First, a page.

Original air date: November 10, 2013

Review (with SPOILERS): I may have to change my tune on this show.  This season, I’ve been reviewing some pretty good episodes! But I’ve been waiting for the other shoe to drop.  The show has truly earned that skeptical attitude, but it’s at least worth considering that it may have turned over a new leaf (at least until it changes show-runners again).

The recipe for this episode’s success was pretty simple: a) allow the stronger actors on the show to carry the dramatic weight and (b) allow the behind-the-camera team to do a white-knuckle zombie scene.

  • Herschel’s watch: It’s hard not to admire Herschel as a man, after watching him take care of that entire sick ward.  He just kept going and kept going, even after helpers Sasha and Glen dropped away, he managed to tend to the sick until Darryl’s crew returned with the medicine.  We’ve often heard characters on this show talking about doing “anything” to keep the group together and alive.  Usually that talk is just to justify killing someone or leaving someone behind because the audience needed to be reminded – again – of that deadest horse of a trope: the needs of the group outweigh the needs of the individual. Well, in this case, there wasn’t a lot of high-minded talk. We just got to see Herschel doing something brave and hard.  There were little nods to how tired he looked, but for the most part, the writing crew trusted actor Scott Wilson to demonstrate the task without a lot of exposition.  Nicely done…  Even the bits where Herschel refused to do the nasty deed in front of everyone were worthwhile.  I mean, I personally thought he was being a bit tedious, but it did seem like something that would be important to Herschel, so I’m willing to humor him.
  • Tense zombie scenes: Man… Dhat scene just went on and on and on!  As viewers, we’ve known this was coming for a few weeks and we’ve already seen one internal zombie outbreak this season.  What made this scene effective was how slowly it rolled out.  When Herschel stopped locking people up in their cells to tend a fallen Sasha and the lady in the next cell reanimated, she didn’t immediately come lurching around the corner after him.  And even after the zombies were rampaging in the sick ward, everything happened so slowly, Herschel was able to organize a plan and execute it.  Of course, while this is going on, Rick comes back to find the fence collapsing and he has to deputize Carl for what seemed like a challenge level of a zombie video game: Kill all 200 zombies coming through the gap in the fence!  The whole combined sequence created the feeling that life at the Prison was coming apart at the seams.


Those two elements really dominated the episode, leaving little time to deal with the Carol situation.  Rick did get to tell Maggie what had happened and in a weaker element of the episode, Maggie blubbered that Rick had done the right thing.  Really, really wish they’d find something compelling for Maggie to do.  She’s gone from being such a fun character, but she loses something if she doesn’t have a sassy edge. And the scene with Rick and Herschel was kinda lame too.  I mean, Herschel does all he can to drag Rick’s limp body to the finish line, but that’s a LOT of dead weight for one old, peg-legged man to carry.  Herschel eventually rushes off to spend more time with the sick and zombifying rather than talk to Rick any more.  I don’t blame him.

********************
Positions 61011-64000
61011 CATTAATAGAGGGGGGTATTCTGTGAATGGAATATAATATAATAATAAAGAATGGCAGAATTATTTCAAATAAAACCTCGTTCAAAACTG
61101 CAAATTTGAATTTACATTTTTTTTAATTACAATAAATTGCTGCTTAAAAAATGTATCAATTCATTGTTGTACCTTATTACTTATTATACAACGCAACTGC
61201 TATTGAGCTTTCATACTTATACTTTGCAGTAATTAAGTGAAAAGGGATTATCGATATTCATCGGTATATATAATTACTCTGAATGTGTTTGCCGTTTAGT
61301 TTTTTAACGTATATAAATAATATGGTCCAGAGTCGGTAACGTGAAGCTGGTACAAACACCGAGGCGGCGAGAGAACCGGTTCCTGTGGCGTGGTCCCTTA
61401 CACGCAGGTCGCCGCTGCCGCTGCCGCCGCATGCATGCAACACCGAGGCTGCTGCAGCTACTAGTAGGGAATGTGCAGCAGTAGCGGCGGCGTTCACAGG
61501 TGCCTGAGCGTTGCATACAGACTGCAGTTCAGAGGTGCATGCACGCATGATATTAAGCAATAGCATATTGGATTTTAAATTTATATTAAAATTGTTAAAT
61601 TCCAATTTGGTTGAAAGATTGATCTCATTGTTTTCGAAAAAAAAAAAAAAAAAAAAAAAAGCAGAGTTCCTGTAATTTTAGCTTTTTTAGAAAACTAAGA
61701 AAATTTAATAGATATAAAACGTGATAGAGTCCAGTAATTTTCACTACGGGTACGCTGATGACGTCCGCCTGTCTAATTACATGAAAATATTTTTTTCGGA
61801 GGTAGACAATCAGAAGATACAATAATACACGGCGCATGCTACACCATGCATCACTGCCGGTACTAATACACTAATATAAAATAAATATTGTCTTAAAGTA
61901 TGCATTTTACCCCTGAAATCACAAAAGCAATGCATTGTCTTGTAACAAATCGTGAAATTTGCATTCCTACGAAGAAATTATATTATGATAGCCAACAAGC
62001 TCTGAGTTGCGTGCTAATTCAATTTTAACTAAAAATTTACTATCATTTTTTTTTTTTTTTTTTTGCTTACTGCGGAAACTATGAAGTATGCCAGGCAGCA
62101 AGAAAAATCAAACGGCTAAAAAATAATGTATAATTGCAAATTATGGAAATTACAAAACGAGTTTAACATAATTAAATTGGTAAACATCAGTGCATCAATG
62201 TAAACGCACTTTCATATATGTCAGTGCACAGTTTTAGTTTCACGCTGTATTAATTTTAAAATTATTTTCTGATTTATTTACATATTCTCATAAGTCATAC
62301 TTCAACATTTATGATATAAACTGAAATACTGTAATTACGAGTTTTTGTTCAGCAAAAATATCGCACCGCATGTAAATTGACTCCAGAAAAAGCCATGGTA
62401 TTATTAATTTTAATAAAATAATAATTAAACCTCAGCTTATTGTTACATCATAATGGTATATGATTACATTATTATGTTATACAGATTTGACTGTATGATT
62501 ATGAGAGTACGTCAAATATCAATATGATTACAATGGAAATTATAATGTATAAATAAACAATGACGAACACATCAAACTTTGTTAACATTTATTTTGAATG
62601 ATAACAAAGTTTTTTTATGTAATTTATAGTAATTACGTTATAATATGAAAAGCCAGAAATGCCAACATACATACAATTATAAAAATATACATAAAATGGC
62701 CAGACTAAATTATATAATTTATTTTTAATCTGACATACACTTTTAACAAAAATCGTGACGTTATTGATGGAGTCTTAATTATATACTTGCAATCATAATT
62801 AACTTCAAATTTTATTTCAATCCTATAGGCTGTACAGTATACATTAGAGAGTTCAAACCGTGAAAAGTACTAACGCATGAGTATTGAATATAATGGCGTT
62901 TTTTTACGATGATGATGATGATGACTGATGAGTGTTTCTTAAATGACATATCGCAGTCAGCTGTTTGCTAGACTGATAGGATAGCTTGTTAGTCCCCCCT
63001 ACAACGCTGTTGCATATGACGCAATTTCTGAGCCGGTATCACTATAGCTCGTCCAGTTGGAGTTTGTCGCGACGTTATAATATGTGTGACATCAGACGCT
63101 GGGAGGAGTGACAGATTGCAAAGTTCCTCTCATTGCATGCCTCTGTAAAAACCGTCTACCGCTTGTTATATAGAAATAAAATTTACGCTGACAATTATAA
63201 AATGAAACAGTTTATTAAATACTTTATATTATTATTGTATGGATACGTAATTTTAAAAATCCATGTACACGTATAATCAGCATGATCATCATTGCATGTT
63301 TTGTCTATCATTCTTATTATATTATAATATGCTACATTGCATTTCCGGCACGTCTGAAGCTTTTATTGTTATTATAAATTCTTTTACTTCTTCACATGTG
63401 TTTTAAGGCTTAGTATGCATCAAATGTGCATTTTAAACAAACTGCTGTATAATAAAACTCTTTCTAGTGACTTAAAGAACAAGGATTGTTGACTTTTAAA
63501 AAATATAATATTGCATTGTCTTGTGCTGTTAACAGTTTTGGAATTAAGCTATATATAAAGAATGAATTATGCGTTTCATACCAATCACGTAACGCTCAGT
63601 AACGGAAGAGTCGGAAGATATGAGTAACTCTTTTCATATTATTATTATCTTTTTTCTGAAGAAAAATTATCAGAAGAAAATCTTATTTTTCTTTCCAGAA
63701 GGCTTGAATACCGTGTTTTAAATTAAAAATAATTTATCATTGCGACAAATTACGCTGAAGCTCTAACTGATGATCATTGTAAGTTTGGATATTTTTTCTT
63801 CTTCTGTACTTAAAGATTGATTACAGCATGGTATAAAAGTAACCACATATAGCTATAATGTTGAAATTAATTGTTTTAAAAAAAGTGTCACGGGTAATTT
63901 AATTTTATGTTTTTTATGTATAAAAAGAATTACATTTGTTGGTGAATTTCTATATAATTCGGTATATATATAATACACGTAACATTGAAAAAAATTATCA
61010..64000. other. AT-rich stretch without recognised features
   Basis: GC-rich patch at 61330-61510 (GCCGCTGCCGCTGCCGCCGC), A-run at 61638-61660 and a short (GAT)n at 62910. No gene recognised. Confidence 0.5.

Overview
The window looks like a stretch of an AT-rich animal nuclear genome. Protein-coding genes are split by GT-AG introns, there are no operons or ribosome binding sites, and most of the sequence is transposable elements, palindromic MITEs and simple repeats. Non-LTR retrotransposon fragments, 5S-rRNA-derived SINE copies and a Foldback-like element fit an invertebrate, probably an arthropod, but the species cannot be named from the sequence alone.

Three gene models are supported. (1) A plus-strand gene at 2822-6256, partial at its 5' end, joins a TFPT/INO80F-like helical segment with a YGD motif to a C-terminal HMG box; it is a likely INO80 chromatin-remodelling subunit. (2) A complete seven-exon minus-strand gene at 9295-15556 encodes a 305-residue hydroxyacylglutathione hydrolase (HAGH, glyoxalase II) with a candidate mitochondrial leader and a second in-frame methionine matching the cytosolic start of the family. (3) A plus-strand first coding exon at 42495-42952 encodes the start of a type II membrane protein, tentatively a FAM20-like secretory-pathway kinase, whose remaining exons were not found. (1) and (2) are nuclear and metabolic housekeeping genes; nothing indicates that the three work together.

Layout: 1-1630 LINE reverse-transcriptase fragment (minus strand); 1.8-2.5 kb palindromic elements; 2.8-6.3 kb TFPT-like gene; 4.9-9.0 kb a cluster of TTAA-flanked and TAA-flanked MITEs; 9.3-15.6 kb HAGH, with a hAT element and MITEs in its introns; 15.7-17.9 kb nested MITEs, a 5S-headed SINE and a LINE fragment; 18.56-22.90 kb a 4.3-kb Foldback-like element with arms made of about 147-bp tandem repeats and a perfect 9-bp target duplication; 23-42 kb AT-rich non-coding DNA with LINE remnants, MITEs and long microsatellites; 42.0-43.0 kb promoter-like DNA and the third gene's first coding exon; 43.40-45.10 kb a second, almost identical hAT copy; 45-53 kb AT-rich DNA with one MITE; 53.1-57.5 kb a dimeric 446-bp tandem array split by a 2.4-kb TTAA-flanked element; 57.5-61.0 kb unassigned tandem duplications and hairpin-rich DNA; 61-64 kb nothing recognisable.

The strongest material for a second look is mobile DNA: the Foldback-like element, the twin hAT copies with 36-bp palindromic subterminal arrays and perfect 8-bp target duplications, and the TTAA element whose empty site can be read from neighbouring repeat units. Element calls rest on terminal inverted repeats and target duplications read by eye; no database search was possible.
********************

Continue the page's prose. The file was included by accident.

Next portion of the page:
The show has a real Rick problem.  He can be an effective character in very limited doses doing very narrowly defined activities, but anytime he has to string more than 3-4 sentences together, the episode starts to sag.  You can see the show’s creators pushing more of an ensemble-cast approach to this season as a partial solution, but I’m not really sure what permanent solution exists other than to kill him.  TWD  will always be hamstrung with Andrew Lincoln in the cast (like an alt-version of The Wire with Pryzbylewski as the central character), but they probably can’t kill him and will have to settle for being good.

Of course, just as I was thinking what a (mostly) great episode this was, the Governor shows up.  It’s funny because I thought the last sequence of the show was oddly paced.  I kept looking at my watch and thinking, “They still have a few more minutes after this commercial.  What are they possibly hoping to accomplish?”  I just don’t understand why anyone would want more of the Governor.  The scene where he was revealed felt a LOT like the post-credits sequence in a Marvel superhero movie, so I tried to imagine that scene playing out in a crowded movie theater on opening weekend.  You know, where you’d hear a few dudes yelling expectantly, “Oh $hit!  It’s Thanos!” at the end of the Avengers.  Except, I can’t imagine anyone being similarly excited that the Governor is coming back.  I guess he could cause some mayhem and chase the group out of the prison?  Or he could cause some big body-count. Except that the flu already killed all the characters without names.  This scene was like finding a human toe in the bottom of a delicious bowl of ice cream.

Also, let’s fire the music director on this show!  No more musical interludes.  I prefer Beth sing-a-longs to the musical interludes.

Conclusion: Maybe they’re figuring it out?  Maybe they aren’t?  This whole episode was really great except for the continuing Rick problem and the return of someone we never hoped to see again.  I can’t figure out if competent people are running this show or not.

Grade: B+ (factoring in the demerits for the final scene)

-Dean Stell

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Conclusion